The agency has specifically identified areas in the rule for which it is requesting comments and information from the public. These areas include:

  • The adequacy of the 15-day sampling to harvest timeline;
  • Whether to incorporate a Lab Approval Process in the final rule;
  • A requirement that all laboratories testing hemp have ISO 17025 accreditation;
  • Identifying “reasonable efforts” when evaluating whether conduct was negligent;
  • Whether the August 1 to October 31 license and renewal applications time period (beginning after the first year of decisions on applications) is sufficient; and
  • Whether the market will experience significant positive or negative shifts as a result of the rule.

Comments are not limited to these topics and can be submitted regarding any provision of the interim final rule.

What the rule does not address

Importantly, the rule does not address certain key regulatory areas; these limitations are critical in understanding the regulatory landscape for the hemp industry. For example, the rule does not affect the exportation of hemp; include a seed certification program; allow for the transferability of producer licenses;2 prohibit the interstate commerce of hemp; or impact the regulation of the cannabinoid cannabidiol (CBD).

Key questions regarding the USDA’s conservative approach as reflected in the rule

The USDA’s conservative approach to regulating hemp production is evident in the efforts set forth in various provisions of the rule to closely manage the THC content of hemp crops. Market participants and others supporting the industry have noted the potential burdens and tensions around testing and sampling of THC raised by the rule. These areas are likely to be the subject of robust comment through the comment period as tates, Indian tribes and market participants grapple with how and whether they can satisfy the economic, resource and personnel requirements set forth in the rule. Some potential key concerns for producers are set forth below:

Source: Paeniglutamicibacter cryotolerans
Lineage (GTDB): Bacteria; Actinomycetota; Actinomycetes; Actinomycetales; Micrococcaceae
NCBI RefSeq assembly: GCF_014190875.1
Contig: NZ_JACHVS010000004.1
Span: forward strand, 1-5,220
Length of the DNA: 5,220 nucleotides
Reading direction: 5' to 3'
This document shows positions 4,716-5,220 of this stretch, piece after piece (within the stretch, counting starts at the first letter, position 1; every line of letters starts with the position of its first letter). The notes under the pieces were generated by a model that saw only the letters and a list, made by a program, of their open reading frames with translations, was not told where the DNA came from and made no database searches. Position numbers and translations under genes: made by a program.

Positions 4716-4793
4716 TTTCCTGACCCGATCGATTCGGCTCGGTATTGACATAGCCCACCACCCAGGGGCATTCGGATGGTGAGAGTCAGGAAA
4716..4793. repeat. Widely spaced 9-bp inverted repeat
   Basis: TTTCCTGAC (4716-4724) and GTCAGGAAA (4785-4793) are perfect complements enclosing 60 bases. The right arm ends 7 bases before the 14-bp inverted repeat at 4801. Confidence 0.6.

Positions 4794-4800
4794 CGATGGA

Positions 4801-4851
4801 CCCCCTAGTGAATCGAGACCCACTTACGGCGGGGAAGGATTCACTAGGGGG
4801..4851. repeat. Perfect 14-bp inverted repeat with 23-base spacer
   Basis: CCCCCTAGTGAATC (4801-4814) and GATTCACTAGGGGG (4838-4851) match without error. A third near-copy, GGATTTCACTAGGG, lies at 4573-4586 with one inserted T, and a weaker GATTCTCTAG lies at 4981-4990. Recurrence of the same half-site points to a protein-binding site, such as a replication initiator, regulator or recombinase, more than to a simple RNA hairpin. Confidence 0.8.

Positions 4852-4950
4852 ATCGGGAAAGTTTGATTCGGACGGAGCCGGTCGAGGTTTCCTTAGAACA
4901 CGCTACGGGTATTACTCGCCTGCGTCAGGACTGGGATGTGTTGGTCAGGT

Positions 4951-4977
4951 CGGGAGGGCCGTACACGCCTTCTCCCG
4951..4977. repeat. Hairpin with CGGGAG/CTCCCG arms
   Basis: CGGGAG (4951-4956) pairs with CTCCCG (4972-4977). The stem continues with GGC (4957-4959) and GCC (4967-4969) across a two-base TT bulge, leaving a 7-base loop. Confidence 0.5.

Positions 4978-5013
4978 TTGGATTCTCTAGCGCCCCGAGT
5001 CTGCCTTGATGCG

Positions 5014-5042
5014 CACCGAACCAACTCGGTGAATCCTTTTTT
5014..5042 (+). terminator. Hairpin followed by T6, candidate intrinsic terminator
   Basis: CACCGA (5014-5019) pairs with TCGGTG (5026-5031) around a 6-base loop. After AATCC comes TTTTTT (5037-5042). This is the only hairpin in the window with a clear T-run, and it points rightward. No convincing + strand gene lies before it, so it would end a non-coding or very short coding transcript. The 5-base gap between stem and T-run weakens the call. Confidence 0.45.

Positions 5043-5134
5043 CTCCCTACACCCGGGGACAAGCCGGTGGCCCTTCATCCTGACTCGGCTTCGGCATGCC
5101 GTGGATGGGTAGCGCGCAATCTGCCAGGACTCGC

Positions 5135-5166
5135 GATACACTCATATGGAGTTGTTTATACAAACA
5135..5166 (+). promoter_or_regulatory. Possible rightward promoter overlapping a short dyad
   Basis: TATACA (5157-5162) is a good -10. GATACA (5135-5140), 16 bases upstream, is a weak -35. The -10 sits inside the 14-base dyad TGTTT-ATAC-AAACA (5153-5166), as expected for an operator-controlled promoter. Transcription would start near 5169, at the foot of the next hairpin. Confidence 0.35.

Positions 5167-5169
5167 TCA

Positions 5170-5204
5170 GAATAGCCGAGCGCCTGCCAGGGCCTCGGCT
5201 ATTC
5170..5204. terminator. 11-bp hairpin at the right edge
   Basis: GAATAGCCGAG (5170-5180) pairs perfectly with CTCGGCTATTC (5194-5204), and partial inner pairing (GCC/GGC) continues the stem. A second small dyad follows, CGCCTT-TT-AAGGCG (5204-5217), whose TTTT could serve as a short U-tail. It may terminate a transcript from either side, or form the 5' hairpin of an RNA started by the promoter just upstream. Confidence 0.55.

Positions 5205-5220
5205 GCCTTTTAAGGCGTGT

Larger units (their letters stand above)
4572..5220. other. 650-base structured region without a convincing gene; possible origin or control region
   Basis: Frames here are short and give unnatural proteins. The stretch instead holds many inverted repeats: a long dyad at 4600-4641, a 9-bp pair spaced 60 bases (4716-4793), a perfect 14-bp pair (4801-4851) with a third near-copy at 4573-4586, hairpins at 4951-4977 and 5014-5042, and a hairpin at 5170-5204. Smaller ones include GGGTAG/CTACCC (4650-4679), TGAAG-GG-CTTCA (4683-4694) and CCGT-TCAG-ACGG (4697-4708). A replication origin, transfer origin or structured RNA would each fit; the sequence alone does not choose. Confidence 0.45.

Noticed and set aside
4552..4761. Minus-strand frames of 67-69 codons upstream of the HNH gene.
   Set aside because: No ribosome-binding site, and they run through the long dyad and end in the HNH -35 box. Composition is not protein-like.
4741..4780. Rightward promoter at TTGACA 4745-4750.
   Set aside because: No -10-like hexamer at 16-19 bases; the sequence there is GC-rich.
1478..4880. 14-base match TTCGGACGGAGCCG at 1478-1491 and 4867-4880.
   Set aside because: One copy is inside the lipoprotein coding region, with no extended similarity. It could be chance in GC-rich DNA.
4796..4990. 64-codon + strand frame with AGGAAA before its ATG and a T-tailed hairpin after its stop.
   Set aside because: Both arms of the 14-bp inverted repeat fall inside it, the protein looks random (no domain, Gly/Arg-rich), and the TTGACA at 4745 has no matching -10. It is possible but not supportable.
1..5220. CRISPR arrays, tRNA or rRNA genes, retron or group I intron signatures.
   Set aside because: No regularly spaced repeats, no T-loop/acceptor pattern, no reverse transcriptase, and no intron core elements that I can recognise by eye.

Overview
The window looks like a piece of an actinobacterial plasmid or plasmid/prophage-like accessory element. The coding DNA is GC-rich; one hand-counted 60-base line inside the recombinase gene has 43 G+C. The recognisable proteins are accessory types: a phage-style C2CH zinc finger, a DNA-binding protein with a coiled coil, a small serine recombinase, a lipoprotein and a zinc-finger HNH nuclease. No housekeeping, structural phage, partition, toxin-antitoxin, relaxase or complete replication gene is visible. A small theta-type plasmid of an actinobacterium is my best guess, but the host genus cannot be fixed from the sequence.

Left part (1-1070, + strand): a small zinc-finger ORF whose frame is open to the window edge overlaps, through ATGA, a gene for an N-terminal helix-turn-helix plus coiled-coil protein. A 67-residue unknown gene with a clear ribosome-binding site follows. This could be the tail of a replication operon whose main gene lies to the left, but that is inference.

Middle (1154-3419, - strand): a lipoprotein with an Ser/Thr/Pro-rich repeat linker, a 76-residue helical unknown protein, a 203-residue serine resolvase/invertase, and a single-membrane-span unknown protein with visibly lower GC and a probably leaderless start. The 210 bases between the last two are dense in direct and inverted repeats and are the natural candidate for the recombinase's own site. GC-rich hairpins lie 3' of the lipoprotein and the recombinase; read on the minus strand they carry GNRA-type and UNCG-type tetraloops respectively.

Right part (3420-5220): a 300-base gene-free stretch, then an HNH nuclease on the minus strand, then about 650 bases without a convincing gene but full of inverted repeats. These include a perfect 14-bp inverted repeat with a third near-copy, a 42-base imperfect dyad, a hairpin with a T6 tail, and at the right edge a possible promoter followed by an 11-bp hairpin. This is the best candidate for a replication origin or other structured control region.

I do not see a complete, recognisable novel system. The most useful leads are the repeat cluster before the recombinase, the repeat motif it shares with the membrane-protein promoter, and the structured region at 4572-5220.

Is the conversion of THCA to THC for determining total THC too high or even required?

The 2018 Farm Bill’s references to THC in the hemp plant are stated in terms of “delta-9 THC” and make no mention of THCA other than referencing “acids” as being included in the definition of “hemp.” Nevertheless, the rule requires total THC concentration levels to be determined by adding THC with 87.7% of the THCA content. The conversion of THCA to THC, based on the fact that THC is 87.7% of the molecular weight of THCA, may not be contemplated in the 2018 Farm Bill. However, some scientists have noted that THCA does not fully convert to THC when heated. The rule’s methodology used to determine total THC may result in the THC content of the sample tested being overstated.3

Is sampling just the flower for THC content improperly ignoring the whole plant?

The interim rule directs that samples for testing purposes be collected from the flowering material of the plant instead of taking samples from the whole plant. Hemp is defined by the 2018 Farm Bill as “the plant species Cannabis sativa L. and any part of the plant, including . . . all derivatives, extracts [and] cannabinoids . . . .” Cannabinoids, including THC, are found in higher concentrations in the flowering part of the plant.4 However, other parts of the plant, particularly the leaves, are said to contain lower concentrations of cannabinoids, but are often included in the biomass used for processing and cannabinoid extraction. By sampling just from the flowering material in the top one-third of the plant, the resulting total THC content will be higher than it would have been if other parts of the plant were included. Therefore, testing for total THC under the methods described in the rule could result in a THC content that does not take into account dilution of THC content that would occur if other parts of the plant were included in the sample.

Does the margin of error for testing THC content adequately measure uncertainty?